A supplemental needs trust can help preserve a beneficiary’s eligibility for government-based assistance programs while also allowing the beneficiary to receive gifts or an inheritance that can make a significant difference in his or her life.
At Golightly Mulligan & Morgan, we can provide customized legal solutions that allow you to help a disabled loved one without affecting his or her continued eligibility for public benefits.
Eligibility for Government-Based Assistance Programs
In the special needs context, the two most commonly discussed programs include Supplemental Security Income (SSI) and Medicaid. These are both needs-based programs.
SSI is a federal program that provides food and shelter for our country’s population in need. Medicaid is a federal/state partnership that is designed to provide certain medical services for those in need.
To be eligible for these types of benefits, recipients must be able to demonstrate a lack of basic financial resources and must meet certain income and resource thresholds.
Social security requires SSI recipients to have less than $2,000 in countable assets for a single person, and $3,000 for a married couple. In general, the income limit for SSI is the Federal Benefit Rate, which is $750 per month for an individual and $1,125 per month for a married couple.
In order to participate in Medicaid, federal law requires states to cover certain groups of individuals including low income families, qualified pregnant women and children, and individuals receiving SSI. Income requirements for Medicaid in Virginia are determined through use of the Modified Adjusted Gross Income (MAGI) calculator. If you are a pregnant woman, the income limit is set at 143 percent of the federal poverty level in Virginia. If you are blind, aged, or disabled, you can earn no more than 80 percent of the federal poverty level to qualify for Medicaid.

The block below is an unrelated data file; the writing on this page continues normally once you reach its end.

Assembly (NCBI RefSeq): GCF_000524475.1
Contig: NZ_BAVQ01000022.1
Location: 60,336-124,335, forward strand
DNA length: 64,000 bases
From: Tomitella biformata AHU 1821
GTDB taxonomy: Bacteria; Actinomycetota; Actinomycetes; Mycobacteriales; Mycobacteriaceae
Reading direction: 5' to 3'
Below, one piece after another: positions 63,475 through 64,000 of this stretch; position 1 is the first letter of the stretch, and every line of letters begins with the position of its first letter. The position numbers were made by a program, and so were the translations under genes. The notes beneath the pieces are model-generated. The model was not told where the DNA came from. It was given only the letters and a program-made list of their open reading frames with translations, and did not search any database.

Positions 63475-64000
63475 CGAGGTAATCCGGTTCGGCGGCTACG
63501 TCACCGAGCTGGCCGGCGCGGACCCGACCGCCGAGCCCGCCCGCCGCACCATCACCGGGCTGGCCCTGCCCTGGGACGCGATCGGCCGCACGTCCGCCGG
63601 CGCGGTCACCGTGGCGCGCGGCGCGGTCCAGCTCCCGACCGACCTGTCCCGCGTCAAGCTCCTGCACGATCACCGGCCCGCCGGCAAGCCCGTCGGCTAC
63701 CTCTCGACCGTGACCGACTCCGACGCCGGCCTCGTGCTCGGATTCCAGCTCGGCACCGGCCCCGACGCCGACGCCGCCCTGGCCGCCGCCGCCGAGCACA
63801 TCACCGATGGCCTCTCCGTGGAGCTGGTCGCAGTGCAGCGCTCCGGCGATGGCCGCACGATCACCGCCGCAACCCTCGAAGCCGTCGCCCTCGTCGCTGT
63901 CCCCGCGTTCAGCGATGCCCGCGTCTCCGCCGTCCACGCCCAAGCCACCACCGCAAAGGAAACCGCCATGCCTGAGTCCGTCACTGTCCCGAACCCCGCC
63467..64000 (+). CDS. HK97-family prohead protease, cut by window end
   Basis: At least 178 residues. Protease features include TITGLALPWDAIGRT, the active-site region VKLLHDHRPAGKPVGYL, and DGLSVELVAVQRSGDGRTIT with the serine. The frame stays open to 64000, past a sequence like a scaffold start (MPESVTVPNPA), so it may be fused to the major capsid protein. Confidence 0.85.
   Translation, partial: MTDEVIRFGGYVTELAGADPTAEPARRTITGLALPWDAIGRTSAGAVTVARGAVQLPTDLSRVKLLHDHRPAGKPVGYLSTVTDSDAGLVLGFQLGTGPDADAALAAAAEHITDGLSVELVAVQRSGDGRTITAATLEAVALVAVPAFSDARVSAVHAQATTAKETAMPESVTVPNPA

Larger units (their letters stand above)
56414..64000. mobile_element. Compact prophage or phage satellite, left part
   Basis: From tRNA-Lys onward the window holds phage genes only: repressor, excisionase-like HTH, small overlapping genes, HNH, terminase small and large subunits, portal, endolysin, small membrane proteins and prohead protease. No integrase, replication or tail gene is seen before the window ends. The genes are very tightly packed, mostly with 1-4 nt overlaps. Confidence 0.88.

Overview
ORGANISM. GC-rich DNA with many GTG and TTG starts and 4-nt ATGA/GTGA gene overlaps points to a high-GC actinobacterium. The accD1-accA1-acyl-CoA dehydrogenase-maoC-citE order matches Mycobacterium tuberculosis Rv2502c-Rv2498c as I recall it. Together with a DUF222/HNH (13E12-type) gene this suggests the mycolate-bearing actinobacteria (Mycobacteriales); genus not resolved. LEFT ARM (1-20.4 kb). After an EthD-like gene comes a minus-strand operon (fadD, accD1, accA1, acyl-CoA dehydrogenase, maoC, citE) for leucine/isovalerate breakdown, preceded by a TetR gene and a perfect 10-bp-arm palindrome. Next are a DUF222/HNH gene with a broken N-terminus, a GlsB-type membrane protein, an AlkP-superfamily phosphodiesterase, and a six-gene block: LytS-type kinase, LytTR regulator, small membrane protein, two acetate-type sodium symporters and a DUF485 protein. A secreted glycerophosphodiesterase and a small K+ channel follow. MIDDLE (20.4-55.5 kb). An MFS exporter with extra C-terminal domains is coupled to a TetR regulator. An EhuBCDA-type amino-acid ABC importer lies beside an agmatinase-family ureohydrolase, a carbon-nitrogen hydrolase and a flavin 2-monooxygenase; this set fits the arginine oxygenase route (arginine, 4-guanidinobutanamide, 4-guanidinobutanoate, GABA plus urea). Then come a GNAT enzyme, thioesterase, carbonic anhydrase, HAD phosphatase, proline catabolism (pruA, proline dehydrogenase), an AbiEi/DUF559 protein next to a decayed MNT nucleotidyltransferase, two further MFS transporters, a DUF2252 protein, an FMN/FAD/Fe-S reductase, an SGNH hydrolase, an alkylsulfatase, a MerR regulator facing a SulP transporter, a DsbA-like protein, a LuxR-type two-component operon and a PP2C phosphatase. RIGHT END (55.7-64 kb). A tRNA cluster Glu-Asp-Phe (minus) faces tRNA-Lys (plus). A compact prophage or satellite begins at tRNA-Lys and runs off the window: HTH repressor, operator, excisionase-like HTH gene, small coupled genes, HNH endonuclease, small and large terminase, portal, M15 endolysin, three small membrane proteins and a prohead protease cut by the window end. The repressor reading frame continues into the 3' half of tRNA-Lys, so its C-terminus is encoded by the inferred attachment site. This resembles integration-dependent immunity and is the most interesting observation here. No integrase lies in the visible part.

When You Might Need a Supplemental Needs Trust
We often see the need for the preservation of these benefits if a child has a disability or condition that may ultimately result in his or her need for these benefits down the road.
It is important when putting together an estate plan that you do not cause him or her to be disqualified for these important benefits.
You need to understand that if a recipient receives assets outright from a trust or estate, he or she will likely be disqualified from receiving these benefits under the very stringent income and resource guidelines.
However, with a carefully drafted supplement needs trust, parents and grandparents can ensure that any inheritance will not interfere with the beneficiary’s eligibility for these benefits.
How a Supplemental Needs Trust Can Be Used
The trust funds should be used on supplemental items that are not covered by the beneficiary’s public benefits.
For example, the trustee can spend money on behalf of the beneficiary for vacations and leisure activities but not for things like rent, groceries and similar necessities for which the benefits are provided.
A well-drafted supplemental needs trust will provide detailed instructions and will allow the trustee to amend the trust to ensure continued eligibility for these programs.
Requirements of Supplemental Needs Trusts
One of the key requirements of a special needs trust is that money from the trust must be used to supplement and cannot overlap with current benefits being provided to the recipient for programs such as SSI or Medicaid.
Additionally, a trustee must be appointed to administer supplemental needs trusts. He or she serves as an intermediary between the beneficiary and the trust assets. The trust instructs the trustee to make distribution of trust assets in a manner that does not affect the beneficiary’s eligibility for benefits.
Contact an Experienced Trust and Estate Planning Lawyer
If you would like to create a supplemental needs trust that protects your loved one’s continued eligibility for public benefits, a Virginia estate planning attorney at Golightly Mulligan & Morgan can help.
At Golightly Mulligan & Morgan, we pride ourselves on making estate planning approachable and understandable. We would be happy to discuss supplemental needs trusts further with you and to inform you whether this estate planning tool may be an effective part of your estate plan.
To learn more about these supplemental needs trusts, please give us a call at 804-658-3873 to set up a no-charge phone consultation.